Social media is a double-edged sword for the public image of Canadian labour unions
Union membership in Canada has been declining over the past four decades. In 2022, the percentage of employees who are union members fell to 29 per cent from 38 per cent in 1981. This decline has been partly attributed to the stagnant or outdated image of unions, which makes it difficult for some workers to relate to these organizations.
There is hope that social media can breathe new life into the labour movement. Social media platforms offer unions the opportunity to communicate with their members, advocate for their causes, address grievances and rally public support swiftly and efficiently.
However, social media is not a panacea for the challenges facing unions. Our recent research reveals that rather than revitalize the public image of unions, social media can sometimes have the opposite effect, underscoring a serious concern: the potential for unions to become invisible online.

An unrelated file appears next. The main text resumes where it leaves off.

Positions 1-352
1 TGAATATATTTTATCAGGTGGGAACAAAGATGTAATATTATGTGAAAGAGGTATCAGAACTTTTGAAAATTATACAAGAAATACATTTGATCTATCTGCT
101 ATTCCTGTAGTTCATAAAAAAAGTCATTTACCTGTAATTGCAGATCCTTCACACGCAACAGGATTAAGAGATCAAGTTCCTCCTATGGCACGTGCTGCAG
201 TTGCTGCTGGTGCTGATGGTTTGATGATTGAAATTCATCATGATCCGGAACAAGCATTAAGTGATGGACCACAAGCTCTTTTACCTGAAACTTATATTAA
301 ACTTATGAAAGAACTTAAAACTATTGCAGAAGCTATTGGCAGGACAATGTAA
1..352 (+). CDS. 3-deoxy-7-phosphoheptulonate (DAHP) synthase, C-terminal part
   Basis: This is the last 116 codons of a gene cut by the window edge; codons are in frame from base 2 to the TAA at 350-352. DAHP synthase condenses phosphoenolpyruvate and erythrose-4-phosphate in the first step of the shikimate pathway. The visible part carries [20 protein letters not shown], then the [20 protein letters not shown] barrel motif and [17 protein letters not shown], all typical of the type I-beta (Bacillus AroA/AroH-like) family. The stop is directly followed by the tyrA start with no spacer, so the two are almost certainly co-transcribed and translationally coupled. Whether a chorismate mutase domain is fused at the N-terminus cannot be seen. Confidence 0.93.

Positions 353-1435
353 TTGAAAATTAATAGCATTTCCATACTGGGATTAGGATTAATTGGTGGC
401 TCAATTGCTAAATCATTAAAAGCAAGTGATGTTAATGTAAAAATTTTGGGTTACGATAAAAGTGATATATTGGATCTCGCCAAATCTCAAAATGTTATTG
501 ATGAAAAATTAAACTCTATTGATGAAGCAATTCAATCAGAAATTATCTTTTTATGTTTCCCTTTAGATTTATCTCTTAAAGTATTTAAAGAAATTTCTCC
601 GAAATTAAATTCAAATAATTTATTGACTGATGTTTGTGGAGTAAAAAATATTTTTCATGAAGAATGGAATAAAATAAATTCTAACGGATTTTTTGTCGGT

Widening the divide
Our research has identified four ways in which social media can distort the image of unions. First, it can increase the “us versus them” divide between unions and entities like companies, employers or governments. This growing divide can be partly attributed to the normalization of vehement or abrasive disagreements online.
This effect is reminiscent of the heightened political polarization we are witnessing today with the widening chasm between left- and right-leaning groups. Social media has played a role in exacerbating this type of polarization.